The Commons Speaker has refused a government request to hold a "yes" or "no" vote on its Brexit deal.
John Bercow said a motion on the deal had already been brought before MPs on Saturday, and it would be "repetitive and disorderly" to debate it again.
Saturday's sitting saw an amended motion nodded through by MPs, which withholds approval of Boris Johnson's deal until it has been passed into law.
The PM agreed a deal with the EU last week, but it must be approved by MPs.
Caroni Central MP Dr Bhoe Tewarie made a passionate plea for Government to pay the country’s ageing cane farmers who he claimed are owed millions of dollars before they die one-by-one.
The committee was told that $5 million was allocated in the 2019 budget for the farmers of which $1.7 million had been spent.
A Brexit deal has been agreed between the UK and EU before a meeting of European leaders in Brussels.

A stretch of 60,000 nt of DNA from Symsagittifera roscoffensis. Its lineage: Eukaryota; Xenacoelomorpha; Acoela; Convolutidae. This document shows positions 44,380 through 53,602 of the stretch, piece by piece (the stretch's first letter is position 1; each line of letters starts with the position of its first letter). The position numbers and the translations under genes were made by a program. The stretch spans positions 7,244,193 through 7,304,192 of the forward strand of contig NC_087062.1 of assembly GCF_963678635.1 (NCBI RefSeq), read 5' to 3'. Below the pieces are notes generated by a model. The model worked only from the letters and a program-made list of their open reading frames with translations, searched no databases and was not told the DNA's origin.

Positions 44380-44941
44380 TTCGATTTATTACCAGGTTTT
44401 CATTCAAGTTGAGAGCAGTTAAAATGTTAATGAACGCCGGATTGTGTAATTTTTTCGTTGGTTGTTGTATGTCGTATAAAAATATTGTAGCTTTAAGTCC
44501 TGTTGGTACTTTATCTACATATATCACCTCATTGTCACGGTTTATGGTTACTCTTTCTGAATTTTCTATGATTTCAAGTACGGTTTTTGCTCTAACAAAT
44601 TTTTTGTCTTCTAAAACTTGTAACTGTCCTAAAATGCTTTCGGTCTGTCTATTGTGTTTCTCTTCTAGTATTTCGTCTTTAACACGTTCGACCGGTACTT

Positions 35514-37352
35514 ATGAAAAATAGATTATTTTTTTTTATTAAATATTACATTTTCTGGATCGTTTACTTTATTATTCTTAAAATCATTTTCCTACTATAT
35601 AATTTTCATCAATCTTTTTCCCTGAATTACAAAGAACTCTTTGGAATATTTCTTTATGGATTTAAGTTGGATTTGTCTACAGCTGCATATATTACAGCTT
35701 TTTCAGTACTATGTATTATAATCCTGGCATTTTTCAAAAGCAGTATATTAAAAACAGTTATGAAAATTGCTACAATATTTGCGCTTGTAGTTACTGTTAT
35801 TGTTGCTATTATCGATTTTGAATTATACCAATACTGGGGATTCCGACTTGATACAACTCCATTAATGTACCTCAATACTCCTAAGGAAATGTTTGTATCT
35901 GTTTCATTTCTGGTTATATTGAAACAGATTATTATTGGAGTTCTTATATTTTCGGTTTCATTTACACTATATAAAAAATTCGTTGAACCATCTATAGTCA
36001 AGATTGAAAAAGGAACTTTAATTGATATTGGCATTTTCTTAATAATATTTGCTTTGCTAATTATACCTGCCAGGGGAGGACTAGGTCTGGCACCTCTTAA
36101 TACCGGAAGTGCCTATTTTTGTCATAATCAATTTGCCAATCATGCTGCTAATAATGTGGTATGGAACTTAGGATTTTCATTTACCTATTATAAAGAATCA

Boris Johnson and Jean-Claude Juncker called it a "fair" outcome. The EU Commission President said there was no need to extend the Brexit deadline.
He said: "We have a deal so why should we have a prolongation."
This will be a boost for the PM [Boris Johnson], but he still faces a battle to get the deal through Parliament on Saturday, with the DUP opposing it.
Mr Johnson urged MPs to "come together" and "get this excellent deal over the line".
The finance ministers of the 28 European Union member states have removed two countries St Kitts and Nevis and the Bahamas from the blacklist of tax havens.
Trinidad and Tobago, however, remains one of only seven countries still blacklisted.
The communique of the Council of Finance Ministers confirmed the seven countries that remain on the blacklist: Guam, Namibia, Palau, Samoa, American Samoa, Trinidad and Tobago and the US Virgin Islands.
Prime Minister Theresa May is to officially notify the European Union next Wednesday that the UK is leaving.
Downing Street said she would write a letter to the European Council, adding that it hoped negotiations on the terms of exit and future relations could then begin as quickly as possible.
An EU spokesman said it was "ready and waiting" for the letter.
Mrs May's spokesman also rejected reports an early election may be held, saying: "It's not going to happen."